Tell your story through a particular lens; hew closely.
Lauren Slater (“Prozac Diary,” Lying: A Metaphorical Memoir,” “The $60,000 Dog”):
It occurs to me that if I gave my honest advice it might incriminate me. For instance, I believe that when writing a memoir, that is, a piece of AUTOBIOGRAPHICAL WRITING ABOUT YOUR OWN LIFE, you should feel free to invent when memory fails you. You should allow memory and imagination to merge. I have learned over the years that memory and imagination are in fact very similar cognitive functions and I’ll bet if I looked into it, I’d find that they involve the same neural circuits in the brain.
You can’t invent other people’s lives, but you can invent your own. You do it every day, of course, as you are living it. Your life is a series of enacted acts that come to crescendos and conclusions, minute by minute, day by day. So when you are writing a memoir you are really reinventing what you have already invented, and, in the process of reinvention/revision, you find angles and screws and coils and cogs that you missed the first time around; I say, put them in now, for god’s sake.
Memoir is the only second chance you ever get at life. It is a willful turning back of the clock, a logical impossibility, and yet you do it, because your mind exists outside of time. If your memoir is really good, really honest, really from the roots of your heart, you yourself will not even know what is invention/reinvention and what is “really real” because the act of remembering imaginatively blurs those distinctions for you, forever.
Anthony Swofford (“Jarhead,” “Hotels, Hospitals and Jails”):
Right now in American writing there is no genre as exciting as memoir — the writer can do anything, as long as it works. It’s like the 1920s up in this joint. So, I’d say, experiment with how you tell the story. In the best memoir it’s not the what, it’s how the writer tells the what — meaning and effect through form.
A secret about memoir writing no one wants to admit: the genre has a built-in crutch. I, for one, love a crutch. Like most writers I know, I’m lazy. Anything to make the job easier.
Here’s your crutch: So you’ve got this story, and before you even write the first paragraph you should write down the beginning and end point of the major through-narrative of the book: A happened on Aug. 3, 1993, and Z occurred on Jan. 20, 2008. Do this on an index card and pin it to the wall above your desk. There is your beginning and end. A bunch of crazy shit happened in between A and Z. Or, many normal things — that I care about and that I can make a reader care about — happened between A and Z. There is your story. Go tell it to the world. And, for Christ’s sake, have some fun.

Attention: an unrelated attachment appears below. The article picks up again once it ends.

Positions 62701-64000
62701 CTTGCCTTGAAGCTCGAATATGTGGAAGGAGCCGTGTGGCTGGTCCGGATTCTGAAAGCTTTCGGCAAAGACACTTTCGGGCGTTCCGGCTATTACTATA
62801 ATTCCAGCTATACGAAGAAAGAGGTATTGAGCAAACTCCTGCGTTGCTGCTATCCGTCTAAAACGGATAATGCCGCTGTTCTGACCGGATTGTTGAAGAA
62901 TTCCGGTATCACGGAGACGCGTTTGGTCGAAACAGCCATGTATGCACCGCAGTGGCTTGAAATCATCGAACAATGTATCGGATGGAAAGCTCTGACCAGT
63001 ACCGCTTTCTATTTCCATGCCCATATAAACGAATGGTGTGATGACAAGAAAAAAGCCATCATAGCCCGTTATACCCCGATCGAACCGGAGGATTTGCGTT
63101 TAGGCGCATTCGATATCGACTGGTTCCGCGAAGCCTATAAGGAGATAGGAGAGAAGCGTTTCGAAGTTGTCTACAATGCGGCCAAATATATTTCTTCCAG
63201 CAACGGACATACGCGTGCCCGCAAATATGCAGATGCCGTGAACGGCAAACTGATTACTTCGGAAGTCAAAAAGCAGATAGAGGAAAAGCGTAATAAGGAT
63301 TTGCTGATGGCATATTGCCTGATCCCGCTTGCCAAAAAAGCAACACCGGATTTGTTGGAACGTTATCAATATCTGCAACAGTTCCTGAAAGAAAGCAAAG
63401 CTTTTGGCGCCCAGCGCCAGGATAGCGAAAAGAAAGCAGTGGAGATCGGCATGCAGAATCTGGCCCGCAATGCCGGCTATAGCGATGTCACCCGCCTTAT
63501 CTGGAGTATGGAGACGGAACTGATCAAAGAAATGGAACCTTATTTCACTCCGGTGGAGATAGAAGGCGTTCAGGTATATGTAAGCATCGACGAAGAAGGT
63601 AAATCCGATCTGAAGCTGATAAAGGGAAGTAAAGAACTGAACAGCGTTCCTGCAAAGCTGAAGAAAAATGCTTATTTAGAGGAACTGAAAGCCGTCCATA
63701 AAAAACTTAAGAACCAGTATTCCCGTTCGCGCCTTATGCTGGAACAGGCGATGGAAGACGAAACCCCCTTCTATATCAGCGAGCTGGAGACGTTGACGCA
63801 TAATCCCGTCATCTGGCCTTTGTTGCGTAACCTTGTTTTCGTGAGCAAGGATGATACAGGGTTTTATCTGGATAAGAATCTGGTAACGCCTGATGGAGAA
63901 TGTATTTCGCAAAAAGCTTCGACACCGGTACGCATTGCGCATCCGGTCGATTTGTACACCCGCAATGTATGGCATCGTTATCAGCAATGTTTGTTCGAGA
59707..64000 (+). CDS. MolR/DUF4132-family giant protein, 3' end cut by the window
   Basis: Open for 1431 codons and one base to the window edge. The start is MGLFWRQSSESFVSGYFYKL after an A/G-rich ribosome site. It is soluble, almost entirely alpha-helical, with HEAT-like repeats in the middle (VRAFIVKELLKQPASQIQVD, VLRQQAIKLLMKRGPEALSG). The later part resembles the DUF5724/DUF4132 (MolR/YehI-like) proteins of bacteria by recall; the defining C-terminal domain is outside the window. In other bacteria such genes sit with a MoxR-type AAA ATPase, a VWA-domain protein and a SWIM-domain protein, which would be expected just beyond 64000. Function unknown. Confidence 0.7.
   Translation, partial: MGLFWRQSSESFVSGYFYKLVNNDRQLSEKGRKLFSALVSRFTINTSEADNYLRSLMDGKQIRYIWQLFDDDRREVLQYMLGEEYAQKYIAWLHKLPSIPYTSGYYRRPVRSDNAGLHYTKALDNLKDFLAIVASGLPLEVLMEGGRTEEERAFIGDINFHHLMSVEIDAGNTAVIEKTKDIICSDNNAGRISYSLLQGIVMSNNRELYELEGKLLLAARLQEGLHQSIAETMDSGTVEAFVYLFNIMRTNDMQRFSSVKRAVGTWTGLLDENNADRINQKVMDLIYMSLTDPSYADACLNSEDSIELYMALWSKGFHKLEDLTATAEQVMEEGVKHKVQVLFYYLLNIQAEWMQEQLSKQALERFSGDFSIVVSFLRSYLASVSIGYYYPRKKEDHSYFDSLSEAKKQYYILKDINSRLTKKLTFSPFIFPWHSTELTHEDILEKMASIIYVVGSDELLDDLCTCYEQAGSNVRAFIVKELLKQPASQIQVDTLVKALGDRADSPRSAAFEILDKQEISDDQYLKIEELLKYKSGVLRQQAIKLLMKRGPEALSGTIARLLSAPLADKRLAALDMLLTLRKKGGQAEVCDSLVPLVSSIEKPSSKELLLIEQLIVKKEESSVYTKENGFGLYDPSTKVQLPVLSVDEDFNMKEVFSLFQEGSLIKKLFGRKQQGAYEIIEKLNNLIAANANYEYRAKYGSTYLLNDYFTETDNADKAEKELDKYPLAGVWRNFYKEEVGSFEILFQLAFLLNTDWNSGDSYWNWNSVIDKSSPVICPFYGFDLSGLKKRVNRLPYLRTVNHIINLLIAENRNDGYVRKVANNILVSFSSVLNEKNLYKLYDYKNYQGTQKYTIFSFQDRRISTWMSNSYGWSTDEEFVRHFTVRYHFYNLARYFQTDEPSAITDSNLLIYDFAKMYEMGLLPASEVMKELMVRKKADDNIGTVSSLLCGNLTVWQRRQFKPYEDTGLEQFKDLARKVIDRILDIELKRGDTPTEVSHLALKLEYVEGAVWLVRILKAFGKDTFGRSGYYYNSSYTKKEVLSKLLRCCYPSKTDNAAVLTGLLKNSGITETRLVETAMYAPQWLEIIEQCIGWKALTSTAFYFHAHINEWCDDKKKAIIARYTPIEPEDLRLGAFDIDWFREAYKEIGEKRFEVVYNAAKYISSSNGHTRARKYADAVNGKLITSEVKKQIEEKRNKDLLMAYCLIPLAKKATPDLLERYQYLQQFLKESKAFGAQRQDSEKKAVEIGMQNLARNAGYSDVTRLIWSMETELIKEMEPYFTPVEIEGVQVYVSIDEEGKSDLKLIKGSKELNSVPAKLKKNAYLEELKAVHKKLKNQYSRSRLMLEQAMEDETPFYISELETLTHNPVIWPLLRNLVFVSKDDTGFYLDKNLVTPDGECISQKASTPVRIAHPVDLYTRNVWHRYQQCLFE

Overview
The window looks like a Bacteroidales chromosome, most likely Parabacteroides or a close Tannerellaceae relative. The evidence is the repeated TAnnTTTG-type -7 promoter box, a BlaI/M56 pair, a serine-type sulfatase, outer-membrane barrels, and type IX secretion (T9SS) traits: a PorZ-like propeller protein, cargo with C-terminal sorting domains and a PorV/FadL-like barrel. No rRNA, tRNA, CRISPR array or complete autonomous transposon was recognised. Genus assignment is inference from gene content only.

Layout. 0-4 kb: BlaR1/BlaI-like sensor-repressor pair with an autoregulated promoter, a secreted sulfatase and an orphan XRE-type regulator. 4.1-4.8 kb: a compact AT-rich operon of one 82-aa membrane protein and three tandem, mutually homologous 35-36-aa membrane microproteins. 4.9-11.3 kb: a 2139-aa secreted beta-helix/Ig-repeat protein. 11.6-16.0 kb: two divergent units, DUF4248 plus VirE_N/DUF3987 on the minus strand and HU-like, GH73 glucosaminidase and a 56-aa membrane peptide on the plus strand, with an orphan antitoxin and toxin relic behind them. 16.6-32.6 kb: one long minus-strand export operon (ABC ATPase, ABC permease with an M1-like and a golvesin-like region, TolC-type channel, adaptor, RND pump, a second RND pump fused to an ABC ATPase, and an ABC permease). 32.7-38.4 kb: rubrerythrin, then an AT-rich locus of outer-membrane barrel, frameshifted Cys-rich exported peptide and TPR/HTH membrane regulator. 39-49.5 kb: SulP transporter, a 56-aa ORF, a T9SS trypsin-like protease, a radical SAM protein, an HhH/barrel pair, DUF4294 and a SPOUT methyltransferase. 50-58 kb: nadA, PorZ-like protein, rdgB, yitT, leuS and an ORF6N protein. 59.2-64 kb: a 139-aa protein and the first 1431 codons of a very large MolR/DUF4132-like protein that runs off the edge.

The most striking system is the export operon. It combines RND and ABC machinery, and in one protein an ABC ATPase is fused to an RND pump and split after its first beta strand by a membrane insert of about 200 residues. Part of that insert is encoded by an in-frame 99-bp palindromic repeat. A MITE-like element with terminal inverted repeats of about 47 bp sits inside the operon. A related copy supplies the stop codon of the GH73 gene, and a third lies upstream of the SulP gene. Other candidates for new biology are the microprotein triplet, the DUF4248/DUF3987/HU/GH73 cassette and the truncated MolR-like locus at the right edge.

Avi Steinberg (“Running the Books”):
Give therapy a shot. A weekly session will be a filter for your worst, most tedious “memoir material.” Talking to a shrink will give you a regular time and place to do the whole therapy thing so that your writing does NOT turn into that. If you’re not sure about the difference between publishing a story and therapy, you especially should find a good shrink.
Read widely and with purpose; read stories of all kinds; read with a writing implement in hand and use it often; read memoirs but mostly read fiction and personal essays. Read at least one poem a day and at least three times that day. Occasionally read an epic.
Also: Do research. Bring in other eyes, other voices. Interview other people who saw what you saw, or who have some perspective on your story, and listen closely to how they tell their version of things. This deepens your account. Stories based on facts are more interesting and truthful and beautiful when placed within a prism of facts. Be a student of your subject. If you’re writing about an experience in a sober house, learn the history of rehab, the history of the specific sober house in which you lived, the chemical composition of benzodiazepine, etc. Everything has a history. Your personal story always intersects with larger subjects and may benefit by weaving them together, even if only by a fine thread. You may choose not to include research material in your story, but it should be at your fingertips.
Darin Strauss (“Half a Life”):
By design the story will be close to you (duh), so it’ll be hard really to see it — to make out the shapes and tilts that outline an artful narrative. Show it to friends whom you can trust to be honest. After my first draft I was even more lost than I usually am. I couldn’t see the structure. But I was twice-lucky: first, to have a friend as talented as David Lipsky, and second, that David was willing to help me. I don’t know what the book would have looked like otherwise.
Also, since the details will be so perspective-wreckingly close, work hard to increase that distance. Here’s how. Change your narrator from “I” to “she” (or “he”). Write the whole thing in that third-person voice, and then — after typing your final period — do a word-replace to get yourself back in there. You’ll be amazed at how freeing that is.
Sallie Tisdale (“The Best Thing I Ever Tasted,” “Stepping Westward”):
There are layers of being in a memoir. It begins with you, the felt identity. But this is not the writer or the narrator. You have to know the difference. The identified self (“me”) is not really involved here, except as a buzzing annoyance. (“What if Dad reads this?”) The narrator takes a journey — learns, doesn’t learn, suffers, recovers, doesn’t recover — and the writer allows the narrator to tell that particular story. You may feel yourself to be an imposter, a fraud or a bore, but these are the writer’s problems. The narrator is just living through it.
I think it’s useful to ask yourself if there is anyone you hope doesn’t read your memoir — Dad, Aunt Mary, the parish priest — and get that out of the way at the beginning. Write as though you were never going to show it to anyone. Write it with the liberation of complete privacy. You can always change your mind later.